7. Sign up for physio
You can refer yourself for NHS physio. The physio will give you exercises to do at home as assess your pelvis to decide whether you need a pelvic band, crutches or a wheelchair. Exercises can help massively to reduce your pain. I won’t list any here because if some exercises are done incorrectly they can worsen your pain. I do however, recommend you visit the Pelvic Partnership‘s website, where you can find a lot more information about PGP.
8. Accept help
Things weren’t too bad for me as I didn’t have anybody else to look after apart from myself. I am sure having a baby or young child at home means the pain is likely to get worse quickly. Accept help wherever and whenever you can. Can your parents or inlaws come over to help? Can your husband do the school run? Will the parcel man bring that big box into the house? People are often willing to help in any way they can, so take advantage of it.
9. Be social
It is difficult to get out and about and it feels incredibly isolating to be cooped up at home all the time. I started asking people to come over – my Mum, my Uncle, friends, anybody who had the time. I also started using social media to document my days. I cooked meals from scratch (using a chair so I wasn’t stood over the hob), photographed them and posted them on Instagram. I met so many kind and supportive women who really got me through some of my darkest days.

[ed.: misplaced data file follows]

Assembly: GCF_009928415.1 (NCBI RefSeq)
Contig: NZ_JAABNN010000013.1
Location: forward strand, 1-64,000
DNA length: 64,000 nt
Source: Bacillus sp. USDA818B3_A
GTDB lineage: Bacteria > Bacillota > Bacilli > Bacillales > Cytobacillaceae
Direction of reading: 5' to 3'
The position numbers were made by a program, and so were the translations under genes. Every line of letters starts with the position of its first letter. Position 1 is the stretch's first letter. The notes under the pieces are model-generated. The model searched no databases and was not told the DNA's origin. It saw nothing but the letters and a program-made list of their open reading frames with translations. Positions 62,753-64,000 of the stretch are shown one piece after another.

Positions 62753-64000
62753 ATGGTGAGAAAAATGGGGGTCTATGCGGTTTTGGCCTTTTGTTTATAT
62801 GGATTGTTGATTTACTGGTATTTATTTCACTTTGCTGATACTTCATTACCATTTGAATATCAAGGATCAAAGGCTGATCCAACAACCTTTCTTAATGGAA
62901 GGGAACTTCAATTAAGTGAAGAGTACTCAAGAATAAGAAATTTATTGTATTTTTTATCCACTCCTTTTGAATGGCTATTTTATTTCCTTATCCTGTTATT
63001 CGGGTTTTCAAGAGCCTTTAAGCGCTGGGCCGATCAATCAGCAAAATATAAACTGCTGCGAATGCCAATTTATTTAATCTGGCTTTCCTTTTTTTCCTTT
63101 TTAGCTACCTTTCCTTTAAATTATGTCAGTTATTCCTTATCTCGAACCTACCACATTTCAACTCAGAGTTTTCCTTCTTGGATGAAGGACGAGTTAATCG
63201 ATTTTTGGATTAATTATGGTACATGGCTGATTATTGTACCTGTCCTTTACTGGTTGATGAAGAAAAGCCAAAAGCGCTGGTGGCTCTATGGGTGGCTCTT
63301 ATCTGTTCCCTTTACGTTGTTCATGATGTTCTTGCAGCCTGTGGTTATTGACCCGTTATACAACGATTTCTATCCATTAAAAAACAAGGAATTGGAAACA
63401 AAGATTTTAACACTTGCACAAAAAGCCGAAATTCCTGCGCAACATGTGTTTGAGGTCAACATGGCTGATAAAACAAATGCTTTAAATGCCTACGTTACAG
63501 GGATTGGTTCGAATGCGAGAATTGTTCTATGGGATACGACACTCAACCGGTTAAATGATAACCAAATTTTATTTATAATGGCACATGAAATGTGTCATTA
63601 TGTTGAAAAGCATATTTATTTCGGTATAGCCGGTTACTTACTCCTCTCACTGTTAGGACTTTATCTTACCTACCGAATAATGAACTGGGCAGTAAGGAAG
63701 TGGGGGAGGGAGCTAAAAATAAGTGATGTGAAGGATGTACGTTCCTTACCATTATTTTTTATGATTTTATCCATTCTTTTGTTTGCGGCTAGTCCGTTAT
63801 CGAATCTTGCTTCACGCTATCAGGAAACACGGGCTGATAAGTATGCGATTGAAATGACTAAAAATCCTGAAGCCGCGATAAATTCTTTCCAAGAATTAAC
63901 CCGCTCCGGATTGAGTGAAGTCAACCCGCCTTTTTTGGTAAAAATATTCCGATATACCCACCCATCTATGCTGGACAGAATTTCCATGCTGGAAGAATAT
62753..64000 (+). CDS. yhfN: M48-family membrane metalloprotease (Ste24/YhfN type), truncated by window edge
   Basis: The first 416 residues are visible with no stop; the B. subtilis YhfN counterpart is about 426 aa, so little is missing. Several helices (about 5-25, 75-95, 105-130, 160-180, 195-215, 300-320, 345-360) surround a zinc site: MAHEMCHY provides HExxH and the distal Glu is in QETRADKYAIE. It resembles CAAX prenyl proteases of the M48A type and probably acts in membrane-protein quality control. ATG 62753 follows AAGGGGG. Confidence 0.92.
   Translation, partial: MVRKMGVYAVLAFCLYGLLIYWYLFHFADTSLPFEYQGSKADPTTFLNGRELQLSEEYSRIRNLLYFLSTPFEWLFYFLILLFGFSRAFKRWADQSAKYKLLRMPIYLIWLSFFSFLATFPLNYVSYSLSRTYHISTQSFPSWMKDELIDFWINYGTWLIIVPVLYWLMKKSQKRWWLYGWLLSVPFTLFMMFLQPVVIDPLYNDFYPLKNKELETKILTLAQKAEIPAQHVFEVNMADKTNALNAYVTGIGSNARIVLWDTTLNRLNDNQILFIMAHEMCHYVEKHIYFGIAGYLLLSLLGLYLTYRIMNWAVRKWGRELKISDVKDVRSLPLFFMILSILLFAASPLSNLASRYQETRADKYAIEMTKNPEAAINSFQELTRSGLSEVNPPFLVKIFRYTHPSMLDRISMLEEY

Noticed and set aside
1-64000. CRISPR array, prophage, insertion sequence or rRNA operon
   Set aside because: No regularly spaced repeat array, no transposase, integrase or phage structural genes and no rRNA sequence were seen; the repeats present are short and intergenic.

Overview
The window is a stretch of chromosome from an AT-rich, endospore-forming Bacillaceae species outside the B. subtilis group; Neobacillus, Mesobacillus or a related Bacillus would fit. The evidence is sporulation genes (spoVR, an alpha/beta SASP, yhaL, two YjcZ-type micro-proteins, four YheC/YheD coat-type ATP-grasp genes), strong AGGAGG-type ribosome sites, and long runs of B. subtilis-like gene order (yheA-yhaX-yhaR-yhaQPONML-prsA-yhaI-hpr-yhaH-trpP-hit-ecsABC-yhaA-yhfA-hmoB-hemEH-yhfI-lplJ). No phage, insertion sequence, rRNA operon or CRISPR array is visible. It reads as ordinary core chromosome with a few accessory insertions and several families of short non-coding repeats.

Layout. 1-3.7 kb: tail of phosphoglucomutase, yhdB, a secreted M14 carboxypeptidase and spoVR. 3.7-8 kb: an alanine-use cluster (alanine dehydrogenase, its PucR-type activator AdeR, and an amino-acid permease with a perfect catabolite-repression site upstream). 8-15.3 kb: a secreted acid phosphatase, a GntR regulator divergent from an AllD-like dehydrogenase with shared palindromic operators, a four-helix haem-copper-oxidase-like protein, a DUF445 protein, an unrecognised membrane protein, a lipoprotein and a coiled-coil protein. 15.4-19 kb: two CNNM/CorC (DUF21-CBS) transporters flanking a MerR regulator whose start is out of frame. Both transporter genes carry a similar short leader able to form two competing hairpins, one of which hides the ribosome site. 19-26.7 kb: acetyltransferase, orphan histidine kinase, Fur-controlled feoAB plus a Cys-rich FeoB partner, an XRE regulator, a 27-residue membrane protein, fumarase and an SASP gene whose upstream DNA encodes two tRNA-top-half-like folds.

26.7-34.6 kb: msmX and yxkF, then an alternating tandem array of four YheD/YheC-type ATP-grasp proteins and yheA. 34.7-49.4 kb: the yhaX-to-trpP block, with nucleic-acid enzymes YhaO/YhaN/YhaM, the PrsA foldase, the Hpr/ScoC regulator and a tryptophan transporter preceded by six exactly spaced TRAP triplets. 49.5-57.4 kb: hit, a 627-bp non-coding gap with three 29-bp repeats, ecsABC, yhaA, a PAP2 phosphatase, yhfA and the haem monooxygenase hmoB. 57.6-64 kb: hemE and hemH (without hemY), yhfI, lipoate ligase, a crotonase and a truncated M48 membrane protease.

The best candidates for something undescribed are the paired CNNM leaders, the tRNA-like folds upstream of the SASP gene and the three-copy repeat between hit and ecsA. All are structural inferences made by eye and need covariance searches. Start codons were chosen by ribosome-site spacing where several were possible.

Chances are that if you suffered with PGP during your first pregnancy, then you will suffer with it again during any subsequent pregnancies. Does this put me off having another baby? Absolutely not. Using the methods above helped me to manage my pain and luckily I had a sympathetic employer who supported me to take time off to rest.
The good news is that PGP is treatable and you can have a normal labour. As soon as my baby was born the majority of the pain went away immediately and one of the first things I did was put on a pair of knickers standing up. It felt incredible!
I hope this post has given you some ideas on how to cope with SPD during pregnancy. Did you suffer with SPD during your pregnancy? What did you do to help it?